Chapter 3, Cede, shows examples of common chores you can now cede to your language or runtime. One of the “moving parts” described by Michael Feathers is state, which is typically managed explicitly in nonfunctional languages. Closures allow you to defer some state-handling to the runtime; I show examples of how that state handling mechanism works underneath. In this chapter, I show how functional thinking also allows you to cede details like accumulation to recursion, and impacts your granularity of code reuse.

Chapter 4, Smarter, Not Harder, focuses on two extended examples of eliminating moving parts by allowing the runtime to cache function results for you and implementing laziness. Many functional languages include memoization (either natively, via a library, or a trivial implementation), which handles a common performance optimization for you. I show an example, based on the number classifier example in Chapter 2, of several levels of optimization, both handwritten and via memoization. At the risk of giving away the ending, memoization wins. Lazy data structures, which defer calculation until necessary, allow you to think differently about data structures. I show how to implement lazy data structures (even in nonfunctional languages) and how to leverage laziness that already exists.

Chapter 5, Evolve, shows how languages are evolving to become more functional. I also talk about evolutionary language trends such as operator overloading and new dispatch options beyond just method calls, about bending your language toward your problem (not the other way around), and common functional data structures such as Option.

Chapter 6, Advance, shows examples of common approaches to problems. I show how design patterns change (or disappear) in the functional programming world. I also contrast code reuse via inheritance versus composition and discuss their explicit and implicit coupling points.

Chapter 7, Practical Thinking, shows specific long-anticipated functional features that recently appeared in the Java Developer Kit (JDK). I show how Java 8 fits in with the functional thinking from other languages, including the use of higher-order functions (i.e., lambda blocks). I also discuss some clever ways in which Java 8 maintains graceful backward compatibility, and I highlight the Stream API, which allows concise and descriptive workflows. And, finally, I show how Java 8 has added Option to eliminate potential null confusion. I also cover topics such as functional architecture and databases and how the functional perspective changes those designs.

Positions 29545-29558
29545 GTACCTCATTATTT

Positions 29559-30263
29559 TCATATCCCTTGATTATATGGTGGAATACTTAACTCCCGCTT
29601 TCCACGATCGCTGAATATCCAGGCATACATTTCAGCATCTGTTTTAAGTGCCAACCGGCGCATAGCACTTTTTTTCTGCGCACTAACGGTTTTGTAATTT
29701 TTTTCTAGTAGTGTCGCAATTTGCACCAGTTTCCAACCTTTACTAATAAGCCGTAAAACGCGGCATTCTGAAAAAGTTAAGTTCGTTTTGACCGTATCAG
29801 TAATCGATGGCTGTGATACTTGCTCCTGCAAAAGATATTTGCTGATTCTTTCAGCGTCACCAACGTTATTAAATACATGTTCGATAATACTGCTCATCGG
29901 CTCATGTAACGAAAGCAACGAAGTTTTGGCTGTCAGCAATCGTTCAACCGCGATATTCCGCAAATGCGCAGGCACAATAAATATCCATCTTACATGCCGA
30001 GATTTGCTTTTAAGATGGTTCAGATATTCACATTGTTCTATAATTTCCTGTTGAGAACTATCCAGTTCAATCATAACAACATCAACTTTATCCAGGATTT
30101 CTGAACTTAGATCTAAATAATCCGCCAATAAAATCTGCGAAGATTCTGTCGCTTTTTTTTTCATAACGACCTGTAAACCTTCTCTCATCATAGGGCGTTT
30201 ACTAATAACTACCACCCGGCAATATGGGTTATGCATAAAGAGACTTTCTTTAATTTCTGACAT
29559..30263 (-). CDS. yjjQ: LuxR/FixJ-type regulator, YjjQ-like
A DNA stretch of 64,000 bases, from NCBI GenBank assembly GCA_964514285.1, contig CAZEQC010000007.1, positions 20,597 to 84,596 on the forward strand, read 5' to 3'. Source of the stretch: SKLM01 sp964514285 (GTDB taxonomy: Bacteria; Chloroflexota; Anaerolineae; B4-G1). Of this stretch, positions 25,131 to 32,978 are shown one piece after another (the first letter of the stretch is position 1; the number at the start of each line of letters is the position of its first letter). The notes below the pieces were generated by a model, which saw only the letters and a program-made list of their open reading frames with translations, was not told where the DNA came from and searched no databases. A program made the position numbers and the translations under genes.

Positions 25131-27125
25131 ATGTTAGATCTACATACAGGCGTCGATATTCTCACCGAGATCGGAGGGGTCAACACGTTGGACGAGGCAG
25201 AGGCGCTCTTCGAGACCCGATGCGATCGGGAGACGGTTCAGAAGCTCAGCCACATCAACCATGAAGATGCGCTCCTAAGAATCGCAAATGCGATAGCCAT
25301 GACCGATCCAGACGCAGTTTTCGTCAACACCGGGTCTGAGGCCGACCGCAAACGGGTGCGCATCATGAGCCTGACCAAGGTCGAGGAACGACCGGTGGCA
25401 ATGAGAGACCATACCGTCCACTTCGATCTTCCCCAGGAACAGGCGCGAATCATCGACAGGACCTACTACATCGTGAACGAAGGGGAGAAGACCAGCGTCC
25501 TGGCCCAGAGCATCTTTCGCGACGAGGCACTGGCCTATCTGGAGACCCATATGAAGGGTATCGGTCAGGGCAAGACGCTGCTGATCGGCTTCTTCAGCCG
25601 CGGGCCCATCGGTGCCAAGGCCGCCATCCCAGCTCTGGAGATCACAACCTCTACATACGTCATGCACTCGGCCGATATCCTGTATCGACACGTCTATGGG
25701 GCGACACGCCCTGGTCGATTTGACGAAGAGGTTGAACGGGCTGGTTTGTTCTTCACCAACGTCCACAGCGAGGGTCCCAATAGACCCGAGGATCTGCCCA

Chapter 8, Polyglot and Polyparadigm, describes the impact of functional programming on the polyglot world we now live in; we increasingly encounter and incorporate numerous languages on projects. Many new languages are also polyparadigm, supporting several different programming models. For example, Scala supports object-oriented and functional programming. The last chapter discusses the pros and cons of living in a paradigmatically richer world.

Conventions Used in This Book

The following typographical conventions are used in this book:


Indicates new terms, URLs, email addresses, filenames, and file extensions.

Constant width

Used for program listings, as well as within paragraphs to refer to program elements such as variable or function names, databases, data types, environment variables, statements, and keywords.

Constant width bold

Shows commands or other text that should be typed literally by the user.

Constant width italic

Shows text that should be replaced with user-supplied values or by values determined by context.